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The Outrageous Hidden Costs of College

THE NON-TUITION COSTS OF EDUCATION High school grads often look at the bill for their upcoming 4 years of college in disbelief. Thankfully, student loans often cover the cost of actually getting them into the classroom, but what about all the additional expenses that come along with their four years away from home? Living on their own for the first time is costly, especially in the fast-paced world the college social scene. ACTIVITY/ DORM SOCIAL ENTER- $300 CELL GREEK $750 $600 SPORTING EVENTS $1,800 $23,010 #1 PER YEAR CALCULATED ASSUMING A 2 SEMESTER SCHOOL YEAR ROOM BOOKS SUPPLIES BREAK $1,137 COMPUTING COSTS $120 %24 BOARD FOOD $7,999 $750 Additionally, college students are not the savviest at money management. The presence of these costs often causes students to rack up between $2700 and $7000 in credit card debt. ACTIVITY/DORM SOCIAL FEES to join a fraternity or sorority ALCOHOL Don't let their schedules fool you, college kids always find time to party. In fact, partying is such a staple of the college like that the average student spends $2,600/year on beer. Many students deci to take advantage of the social life. Greek life isn't free however - dues can cost about $600/year. wHY MAME s CELL PHONE COFFEE A cell phone is a survival tool in college. The average cell phone bill is around $63/month. Between exciting social life, class projects, studying, and part time work, a daily dose of caffeine is nearly required to function. All those morning Starbucks lattés can add up to $1,800/year. |ΣΔΩ GREEK DUES Many students decide to join a fraternity or sorority to take advantage of the social life. Greek life isn't free however - dues can cost about $600/year. CLOTHING College is a chance to redefine oneself, to transform one's image, and of course, to get dates with style. To that end, college students spend around $750/year on new clothes. SPORTING EVENTS Each year, college students throw on their face paint, don big foam fingers, and support their school at at least one sports game. The average cost of a college football game is around $50. ENTERTAINMENT And where do they take all the new dates you meet at college? To the movies, concerts, plays, resturants, and on and on. In fact, the average college student spends around $4,000 per year on entertainment. FOOD Of course, not every meal can be eaten on campus, especially with all those late nights exploring the new city. Assuming the student eats the majority of their meals on campus, extra food costs typically run around $750 per year. BOOKS AND SUPPLIES The national average cost of books and class supplies for the 2010 - 2011 school year was $1,137. COMPUTING COSTS LAB FEES The average retail price of a new laptop for college is around $170O. This works out to about $425/year in computing costs. Most degrees require students to take at least one science class and/or art class. Lab fees for such classes typically run around $60/semester per class. SPRING BREAK If ever there was a reason to crack open beers at 9 AM on a beach, spring break at college is it. The average cost of a trip to any of the popular spring break destinations is $500. ROOM AND BOARD Room and board fees cover the cost of on-campus housing and a meal plan for food served in the school cafeteria. In 2008 these costs stood around $7999/year average. MUSIC ROOM TRANSPORATION Between exploring their new city and traveling home on the holidays, students living on-campus from the 2010 - 2011 school year spent an average of $1,073 on transportation. Students who take music classes need to rent practice rooms to rehearse. This generally costs about $75 per semester, depending on the school. Sources: | | | | | | | | | | HMY NANE FEES PHONE TAINMENT $4,000 $756 DUES CLOTHING COFFEE $50 ALCOHOL 009 MUSIC $150 PORTATION SPRING Oos$ $1,073 AND LAB FEES $425 ROOM AND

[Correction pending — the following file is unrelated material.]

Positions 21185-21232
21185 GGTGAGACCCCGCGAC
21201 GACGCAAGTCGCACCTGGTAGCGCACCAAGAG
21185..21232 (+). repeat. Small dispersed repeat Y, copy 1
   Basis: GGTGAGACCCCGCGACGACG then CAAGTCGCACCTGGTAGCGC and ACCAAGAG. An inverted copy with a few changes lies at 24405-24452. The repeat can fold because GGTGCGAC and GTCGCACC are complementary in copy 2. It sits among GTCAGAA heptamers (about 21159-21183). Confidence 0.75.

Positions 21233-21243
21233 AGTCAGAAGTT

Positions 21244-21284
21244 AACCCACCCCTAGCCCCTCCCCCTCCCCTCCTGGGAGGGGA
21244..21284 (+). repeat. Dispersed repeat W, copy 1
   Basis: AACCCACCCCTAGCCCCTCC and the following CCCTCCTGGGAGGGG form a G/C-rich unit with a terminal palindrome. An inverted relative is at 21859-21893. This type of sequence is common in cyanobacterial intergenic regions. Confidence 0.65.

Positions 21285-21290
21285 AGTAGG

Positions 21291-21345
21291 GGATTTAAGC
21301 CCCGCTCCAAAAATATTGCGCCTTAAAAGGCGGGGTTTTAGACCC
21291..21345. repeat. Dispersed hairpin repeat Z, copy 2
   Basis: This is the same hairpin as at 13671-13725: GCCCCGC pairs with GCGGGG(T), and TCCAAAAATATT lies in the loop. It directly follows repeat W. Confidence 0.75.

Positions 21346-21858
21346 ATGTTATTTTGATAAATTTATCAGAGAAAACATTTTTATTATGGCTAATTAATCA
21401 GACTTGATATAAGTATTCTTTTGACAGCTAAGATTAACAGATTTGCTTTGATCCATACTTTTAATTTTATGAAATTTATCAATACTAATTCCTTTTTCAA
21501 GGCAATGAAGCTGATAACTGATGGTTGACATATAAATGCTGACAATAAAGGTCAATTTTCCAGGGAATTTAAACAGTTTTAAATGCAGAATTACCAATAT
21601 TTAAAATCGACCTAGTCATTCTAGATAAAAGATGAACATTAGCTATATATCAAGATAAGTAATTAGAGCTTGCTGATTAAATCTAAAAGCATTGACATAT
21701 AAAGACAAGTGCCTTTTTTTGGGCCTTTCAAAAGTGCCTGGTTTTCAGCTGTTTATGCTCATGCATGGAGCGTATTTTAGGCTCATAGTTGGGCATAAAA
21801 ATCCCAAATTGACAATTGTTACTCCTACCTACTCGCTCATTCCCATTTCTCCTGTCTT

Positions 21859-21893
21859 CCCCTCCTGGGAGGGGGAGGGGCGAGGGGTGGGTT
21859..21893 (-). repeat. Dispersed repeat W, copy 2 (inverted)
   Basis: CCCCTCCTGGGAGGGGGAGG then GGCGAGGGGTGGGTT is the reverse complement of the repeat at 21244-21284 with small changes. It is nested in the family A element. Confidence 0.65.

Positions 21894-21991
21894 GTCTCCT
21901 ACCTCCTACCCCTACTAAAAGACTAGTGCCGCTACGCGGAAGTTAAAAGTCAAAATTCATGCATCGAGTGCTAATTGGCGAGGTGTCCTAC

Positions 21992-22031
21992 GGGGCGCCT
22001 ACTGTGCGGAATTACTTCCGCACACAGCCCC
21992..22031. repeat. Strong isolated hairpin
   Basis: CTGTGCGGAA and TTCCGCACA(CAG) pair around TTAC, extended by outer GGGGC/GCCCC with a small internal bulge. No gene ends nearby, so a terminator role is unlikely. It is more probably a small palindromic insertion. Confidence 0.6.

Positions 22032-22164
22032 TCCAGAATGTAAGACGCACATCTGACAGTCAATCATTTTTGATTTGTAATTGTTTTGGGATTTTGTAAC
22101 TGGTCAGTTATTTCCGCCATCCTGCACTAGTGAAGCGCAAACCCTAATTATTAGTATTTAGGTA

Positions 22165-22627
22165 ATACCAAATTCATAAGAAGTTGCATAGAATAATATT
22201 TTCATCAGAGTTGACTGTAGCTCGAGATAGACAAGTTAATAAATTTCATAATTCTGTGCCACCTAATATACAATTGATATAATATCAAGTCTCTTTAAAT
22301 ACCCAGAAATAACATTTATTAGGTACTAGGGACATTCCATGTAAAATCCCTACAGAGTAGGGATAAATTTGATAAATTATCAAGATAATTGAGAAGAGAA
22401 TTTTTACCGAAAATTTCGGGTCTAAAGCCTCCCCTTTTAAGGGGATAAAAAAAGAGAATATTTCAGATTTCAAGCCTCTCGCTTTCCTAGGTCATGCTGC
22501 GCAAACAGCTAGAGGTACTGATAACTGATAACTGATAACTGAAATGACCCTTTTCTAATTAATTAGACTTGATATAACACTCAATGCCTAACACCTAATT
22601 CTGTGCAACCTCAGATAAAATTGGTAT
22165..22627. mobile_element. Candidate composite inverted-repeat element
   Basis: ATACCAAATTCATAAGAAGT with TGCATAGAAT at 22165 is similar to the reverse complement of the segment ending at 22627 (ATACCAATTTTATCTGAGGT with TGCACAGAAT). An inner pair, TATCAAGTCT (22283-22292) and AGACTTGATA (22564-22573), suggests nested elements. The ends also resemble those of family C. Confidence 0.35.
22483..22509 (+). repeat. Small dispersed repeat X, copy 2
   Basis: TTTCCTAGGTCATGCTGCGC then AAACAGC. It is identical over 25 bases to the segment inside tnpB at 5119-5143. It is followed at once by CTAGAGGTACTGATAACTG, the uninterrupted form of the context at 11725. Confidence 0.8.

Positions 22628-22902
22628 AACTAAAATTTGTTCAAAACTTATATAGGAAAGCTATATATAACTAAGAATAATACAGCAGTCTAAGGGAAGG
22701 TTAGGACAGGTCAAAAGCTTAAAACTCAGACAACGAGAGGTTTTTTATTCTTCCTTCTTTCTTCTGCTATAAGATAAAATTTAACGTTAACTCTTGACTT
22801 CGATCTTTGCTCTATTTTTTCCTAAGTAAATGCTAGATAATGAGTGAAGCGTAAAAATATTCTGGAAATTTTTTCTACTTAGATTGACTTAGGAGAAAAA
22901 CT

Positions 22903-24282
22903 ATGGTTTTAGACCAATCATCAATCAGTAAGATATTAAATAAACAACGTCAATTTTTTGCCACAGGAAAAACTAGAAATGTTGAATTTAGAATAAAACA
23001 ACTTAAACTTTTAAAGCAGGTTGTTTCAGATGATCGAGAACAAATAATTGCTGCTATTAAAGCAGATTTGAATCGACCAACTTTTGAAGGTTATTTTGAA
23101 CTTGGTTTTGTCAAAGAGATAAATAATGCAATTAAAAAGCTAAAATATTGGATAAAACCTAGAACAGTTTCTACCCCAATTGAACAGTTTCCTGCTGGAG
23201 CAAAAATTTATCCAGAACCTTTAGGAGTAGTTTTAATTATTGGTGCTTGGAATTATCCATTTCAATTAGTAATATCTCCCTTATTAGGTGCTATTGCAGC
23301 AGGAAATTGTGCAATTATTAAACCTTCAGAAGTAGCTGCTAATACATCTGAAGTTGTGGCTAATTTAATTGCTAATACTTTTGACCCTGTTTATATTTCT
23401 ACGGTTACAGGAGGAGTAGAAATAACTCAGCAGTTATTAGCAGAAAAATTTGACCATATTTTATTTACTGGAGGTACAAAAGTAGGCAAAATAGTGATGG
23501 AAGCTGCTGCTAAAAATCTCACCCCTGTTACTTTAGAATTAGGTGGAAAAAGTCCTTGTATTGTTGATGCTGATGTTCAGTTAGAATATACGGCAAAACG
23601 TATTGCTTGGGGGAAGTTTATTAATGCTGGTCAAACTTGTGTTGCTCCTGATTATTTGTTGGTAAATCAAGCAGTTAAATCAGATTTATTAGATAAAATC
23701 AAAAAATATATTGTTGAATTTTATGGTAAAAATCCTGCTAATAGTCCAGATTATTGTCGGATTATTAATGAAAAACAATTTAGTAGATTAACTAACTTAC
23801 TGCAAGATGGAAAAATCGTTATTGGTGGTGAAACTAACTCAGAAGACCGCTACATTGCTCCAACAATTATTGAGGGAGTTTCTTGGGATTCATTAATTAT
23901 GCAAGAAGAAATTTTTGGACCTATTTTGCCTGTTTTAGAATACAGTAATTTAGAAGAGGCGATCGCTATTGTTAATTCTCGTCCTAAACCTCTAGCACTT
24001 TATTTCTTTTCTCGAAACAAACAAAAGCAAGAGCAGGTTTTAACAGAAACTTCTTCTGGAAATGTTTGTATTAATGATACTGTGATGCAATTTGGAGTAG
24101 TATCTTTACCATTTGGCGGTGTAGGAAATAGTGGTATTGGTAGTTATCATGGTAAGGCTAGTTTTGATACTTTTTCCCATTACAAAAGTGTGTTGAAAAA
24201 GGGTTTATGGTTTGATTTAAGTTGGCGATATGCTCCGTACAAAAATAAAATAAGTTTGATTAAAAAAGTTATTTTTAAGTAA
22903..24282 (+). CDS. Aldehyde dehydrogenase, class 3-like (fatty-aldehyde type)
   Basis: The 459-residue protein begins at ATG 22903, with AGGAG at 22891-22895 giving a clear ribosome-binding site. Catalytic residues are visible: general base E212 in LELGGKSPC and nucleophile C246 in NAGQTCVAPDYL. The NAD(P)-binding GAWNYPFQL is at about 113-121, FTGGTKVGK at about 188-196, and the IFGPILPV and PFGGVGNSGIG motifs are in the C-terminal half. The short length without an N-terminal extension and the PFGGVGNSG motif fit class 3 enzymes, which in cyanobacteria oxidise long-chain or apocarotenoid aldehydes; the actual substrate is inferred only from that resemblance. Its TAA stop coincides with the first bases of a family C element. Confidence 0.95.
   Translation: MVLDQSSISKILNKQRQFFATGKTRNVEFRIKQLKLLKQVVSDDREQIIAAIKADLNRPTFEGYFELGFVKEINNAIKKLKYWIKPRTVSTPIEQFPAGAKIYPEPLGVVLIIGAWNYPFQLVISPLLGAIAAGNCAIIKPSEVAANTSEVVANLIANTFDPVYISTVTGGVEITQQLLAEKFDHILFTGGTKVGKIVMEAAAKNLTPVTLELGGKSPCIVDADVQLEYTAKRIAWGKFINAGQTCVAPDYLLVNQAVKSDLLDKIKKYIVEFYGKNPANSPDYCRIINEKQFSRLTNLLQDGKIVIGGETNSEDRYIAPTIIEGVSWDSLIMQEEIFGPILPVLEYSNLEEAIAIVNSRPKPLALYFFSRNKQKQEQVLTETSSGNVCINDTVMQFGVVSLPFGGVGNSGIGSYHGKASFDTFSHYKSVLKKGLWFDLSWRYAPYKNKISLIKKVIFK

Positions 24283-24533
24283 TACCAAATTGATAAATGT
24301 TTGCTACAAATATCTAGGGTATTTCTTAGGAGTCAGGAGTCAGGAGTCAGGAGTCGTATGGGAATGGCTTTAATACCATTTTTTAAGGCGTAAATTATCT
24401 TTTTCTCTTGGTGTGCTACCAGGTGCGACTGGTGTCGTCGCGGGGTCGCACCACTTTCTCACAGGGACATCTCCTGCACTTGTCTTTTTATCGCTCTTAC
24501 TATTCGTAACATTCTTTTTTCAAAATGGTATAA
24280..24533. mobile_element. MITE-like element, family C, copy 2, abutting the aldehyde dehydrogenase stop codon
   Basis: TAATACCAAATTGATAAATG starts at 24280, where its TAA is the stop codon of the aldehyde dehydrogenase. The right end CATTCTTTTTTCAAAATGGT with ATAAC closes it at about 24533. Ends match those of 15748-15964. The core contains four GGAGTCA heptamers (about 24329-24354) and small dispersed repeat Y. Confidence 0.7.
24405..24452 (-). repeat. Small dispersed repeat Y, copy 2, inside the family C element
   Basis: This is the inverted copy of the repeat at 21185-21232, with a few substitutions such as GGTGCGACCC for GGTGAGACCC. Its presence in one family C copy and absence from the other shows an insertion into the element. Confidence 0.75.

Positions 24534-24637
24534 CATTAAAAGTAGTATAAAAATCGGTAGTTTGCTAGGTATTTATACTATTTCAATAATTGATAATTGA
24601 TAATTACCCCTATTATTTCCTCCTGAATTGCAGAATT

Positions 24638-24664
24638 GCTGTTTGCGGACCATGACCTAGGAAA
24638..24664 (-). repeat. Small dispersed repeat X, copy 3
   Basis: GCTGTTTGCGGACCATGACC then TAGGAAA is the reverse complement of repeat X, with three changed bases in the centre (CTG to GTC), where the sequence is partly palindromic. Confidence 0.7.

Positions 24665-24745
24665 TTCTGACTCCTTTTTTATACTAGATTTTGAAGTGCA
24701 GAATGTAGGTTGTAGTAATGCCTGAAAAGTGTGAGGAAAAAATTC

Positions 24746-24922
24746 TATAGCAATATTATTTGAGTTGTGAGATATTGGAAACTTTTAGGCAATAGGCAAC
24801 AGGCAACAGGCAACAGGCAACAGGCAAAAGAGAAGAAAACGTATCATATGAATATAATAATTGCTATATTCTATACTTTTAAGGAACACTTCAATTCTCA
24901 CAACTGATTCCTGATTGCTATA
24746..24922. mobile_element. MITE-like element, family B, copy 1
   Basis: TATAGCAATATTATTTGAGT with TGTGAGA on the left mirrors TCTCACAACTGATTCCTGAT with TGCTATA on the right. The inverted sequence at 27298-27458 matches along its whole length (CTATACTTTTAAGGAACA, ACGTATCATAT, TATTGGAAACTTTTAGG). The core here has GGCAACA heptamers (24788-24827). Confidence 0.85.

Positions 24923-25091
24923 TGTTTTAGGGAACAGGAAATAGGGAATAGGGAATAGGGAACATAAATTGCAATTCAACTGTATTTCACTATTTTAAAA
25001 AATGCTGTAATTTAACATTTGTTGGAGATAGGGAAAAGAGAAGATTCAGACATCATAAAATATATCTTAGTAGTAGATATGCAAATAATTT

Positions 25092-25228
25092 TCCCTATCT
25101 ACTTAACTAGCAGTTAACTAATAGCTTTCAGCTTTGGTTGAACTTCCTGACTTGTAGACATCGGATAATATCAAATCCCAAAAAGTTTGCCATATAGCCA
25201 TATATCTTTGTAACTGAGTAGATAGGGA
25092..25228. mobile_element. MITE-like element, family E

The Outrageous Hidden Costs of College

shared by rmmojado on Jan 24
Students and parents need to understand the full financial costs of a college education. Tuition costs are readily available and loans can cover much of that expense, but what about the “other” c...


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